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All Good Things... 

Capt. Picard finds himself shifting continually into the past, future and present and must use that to discover a threat to humanity's existence.


Winrich Kolbe


Gene Roddenberry (created by), Ronald D. Moore | 1 more credit »




Episode cast overview, first billed only:
Patrick Stewart ... Capt. Jean-Luc Picard
Jonathan Frakes ... Cmdr. William Riker
LeVar Burton ... Lt. Cmdr. Geordi La Forge
Michael Dorn ... Lieutenant Worf
Gates McFadden ... Dr. Beverly Crusher
Marina Sirtis ... Counselor Deanna Troi
Brent Spiner ... Lt. Commander Data
Denise Crosby ... Lieutenant Tasha Yar
Colm Meaney ... Chief Miles O'Brien
John de Lancie ... Q
Andreas Katsulas ... Commander Tomalak
Clyde Kusatsu ... Admiral Nakamura
Patti Yasutake ... Nurse Alyssa Ogawa
Pamela Kosh ... Jessel
Tim Kelleher ... Lt. Gaines


Past, present and future collide for Captain Picard as he finds himself bouncing around through three different time periods -- the Farpoint mission, the present, and the future in which many changes have affected the Enterprise-D crew. Meanwhile, the mischievous Q is back for his last time trying to help Picard figure out the meaning of a spatial anomaly... or is he only making things worse? You be the judge on this two-hour TV movie which concludes Star Trek: The Next Generation. Written by Ian Murray Hamilton <ac743@ccn.cs.dal.ca>

Plot Summary | Plot Synopsis


The Final Episode See more »


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Official Sites:

Official Site | Official Site





Release Date:

23 May 1994 (USA) See more »


Box Office


$6,300,000 (estimated)
See more on IMDbPro »

Company Credits

Production Co:

Paramount Television See more »
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Technical Specs


Sound Mix:




Aspect Ratio:

1.33 : 1
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Did You Know?


A future rendering of the Caduceus can be seen in several places on the bridge of Beverly's ship, erroneously used for the Greek symbol for medicine. In actuality, the rod of Asclepius (one snake, one staff, no wings) is the correct Greek symbol for medicine. See more »


The temporal anomaly was read as being an intersection of tachyon beams from the 3 different time line Enterprises. In the future time line, it was the USS Pasteur that initiated the tachyon beam, not the Enterprise. This is often considered a plot hole, but technically, Data is the one who found the discovery in the present time. His exact words were "The two other pulses have the exact same amplitude modulation as our own pulse. It is as if all three originated from the Enterprise." It is logical to presume Data, having been the one in all three time periods to help make the pulse, made the beams the same and in this present time made the assumption all three were from the Enterprise. See more »


[first lines]
Counselor Deanna Troi: [exiting the holodeck] That was an incredible program!
Lieutenant Worf: I am glad you approve. I have always found the Black Sea at night to be a most stimulating experience.
Counselor Deanna Troi: Worf - we were walking barefoot on the beach, with balalaika music in the air, ocean breeze washing over us, stars in the sky, a full moon rising - and the most you can say is "stimulating"?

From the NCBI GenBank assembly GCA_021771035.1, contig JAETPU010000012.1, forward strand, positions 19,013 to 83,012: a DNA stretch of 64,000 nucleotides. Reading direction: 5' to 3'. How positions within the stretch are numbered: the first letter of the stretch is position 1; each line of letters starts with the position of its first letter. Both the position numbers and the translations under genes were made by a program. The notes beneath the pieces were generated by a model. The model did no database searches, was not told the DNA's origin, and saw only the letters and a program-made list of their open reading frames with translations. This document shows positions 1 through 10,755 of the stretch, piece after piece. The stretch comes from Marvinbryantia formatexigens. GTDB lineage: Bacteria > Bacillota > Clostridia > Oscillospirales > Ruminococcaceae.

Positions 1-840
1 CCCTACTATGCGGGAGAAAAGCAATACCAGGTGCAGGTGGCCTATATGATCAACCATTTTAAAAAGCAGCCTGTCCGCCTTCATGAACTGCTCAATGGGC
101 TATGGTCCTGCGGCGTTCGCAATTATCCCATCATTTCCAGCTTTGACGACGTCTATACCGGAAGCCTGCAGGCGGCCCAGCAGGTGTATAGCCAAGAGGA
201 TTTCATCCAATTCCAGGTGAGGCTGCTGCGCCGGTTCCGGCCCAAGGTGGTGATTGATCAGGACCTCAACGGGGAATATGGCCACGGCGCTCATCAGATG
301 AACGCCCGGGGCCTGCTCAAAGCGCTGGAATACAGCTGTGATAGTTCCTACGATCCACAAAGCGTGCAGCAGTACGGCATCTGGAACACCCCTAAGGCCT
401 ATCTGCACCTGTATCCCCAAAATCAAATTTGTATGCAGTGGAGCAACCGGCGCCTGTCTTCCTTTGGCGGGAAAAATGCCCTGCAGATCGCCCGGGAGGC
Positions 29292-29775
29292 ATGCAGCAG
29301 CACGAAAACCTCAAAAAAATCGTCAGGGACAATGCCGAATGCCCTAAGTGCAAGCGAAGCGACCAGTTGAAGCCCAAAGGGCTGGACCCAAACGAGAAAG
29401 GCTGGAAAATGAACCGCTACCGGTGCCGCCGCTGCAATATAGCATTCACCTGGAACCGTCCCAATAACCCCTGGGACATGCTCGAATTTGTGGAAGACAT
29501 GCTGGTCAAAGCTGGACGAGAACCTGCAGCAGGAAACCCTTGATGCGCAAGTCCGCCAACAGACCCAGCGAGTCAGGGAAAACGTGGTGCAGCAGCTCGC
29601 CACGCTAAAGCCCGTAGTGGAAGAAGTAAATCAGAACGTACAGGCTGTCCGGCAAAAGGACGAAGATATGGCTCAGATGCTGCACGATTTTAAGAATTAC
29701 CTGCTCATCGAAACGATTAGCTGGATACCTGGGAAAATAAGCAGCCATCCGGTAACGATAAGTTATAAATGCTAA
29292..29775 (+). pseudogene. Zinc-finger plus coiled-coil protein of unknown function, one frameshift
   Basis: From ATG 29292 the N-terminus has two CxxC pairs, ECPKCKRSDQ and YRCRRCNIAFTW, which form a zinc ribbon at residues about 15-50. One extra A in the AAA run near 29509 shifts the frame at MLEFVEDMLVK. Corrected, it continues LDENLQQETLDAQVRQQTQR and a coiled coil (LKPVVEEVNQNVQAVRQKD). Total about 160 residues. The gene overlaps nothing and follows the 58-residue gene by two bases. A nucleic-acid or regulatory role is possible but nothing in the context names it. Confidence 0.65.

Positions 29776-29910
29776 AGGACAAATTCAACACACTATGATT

Lieutenant Worf: It was... *very* stimulating.
See more »

Alternate Versions

There are two versions available on video (UK). One on the series tapes with both parts appearing as separate episodes, the other as a re-edited feature length 'movie'. The latter has additional footage including an additional appearance by Q in the old Picard's bedroom just before he goes to 10 forward with new theories regarding the anomaly. This version makes more sense as you see where Picard gets his theory from. See more »


Star Trek: The Next Generation End Credits
Composed by Jerry Goldsmith and Alexander Courage
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User Reviews

One of the best final episodes for a TV series
24 July 2004 | by gsp_meSee all my reviews

Your reading this for one of possibly two reasons:

A) You want to know how others feel about this final episode that you've also seen or,..

B) You have no idea about Star Trek

Given the popularity of this series, I'll assume "A" is your reason. However, if your the rare "B" person, then I recommend avoiding this episode until you've watched at least a few episodes of The Next Generation.

This wonderful 2-hour finale utilizes the history of these characters and plots beautifully and with reverence.

The lead character of the series, Jean Luc Picard, finds that he is inexplicably shifting between 3 time periods within his own liftime (past, present and future). Once he finds the reason for this, things become more complex and intriguing. His eyes are opened to an even greater threat than what he had perceived to be his own. As wonderful a premise that is, the subplots greatly enhance the characters and draw you into the story.

For example, Tasha Yar, a well regarded character in the series was killed early in the shows run. In his shift into the past, Picard once again sees her alive, accompanying him to the Enterprise for the first time (again, ironically). Once he returns to the present, he laments over having seen her again. A beautifully played little scene.

The main story combined with these subplots makes for one of the best written series endings ever in TV history.

Let's hope that future TV series (not necessarily Trek, of course) have the opportunity to do the same.

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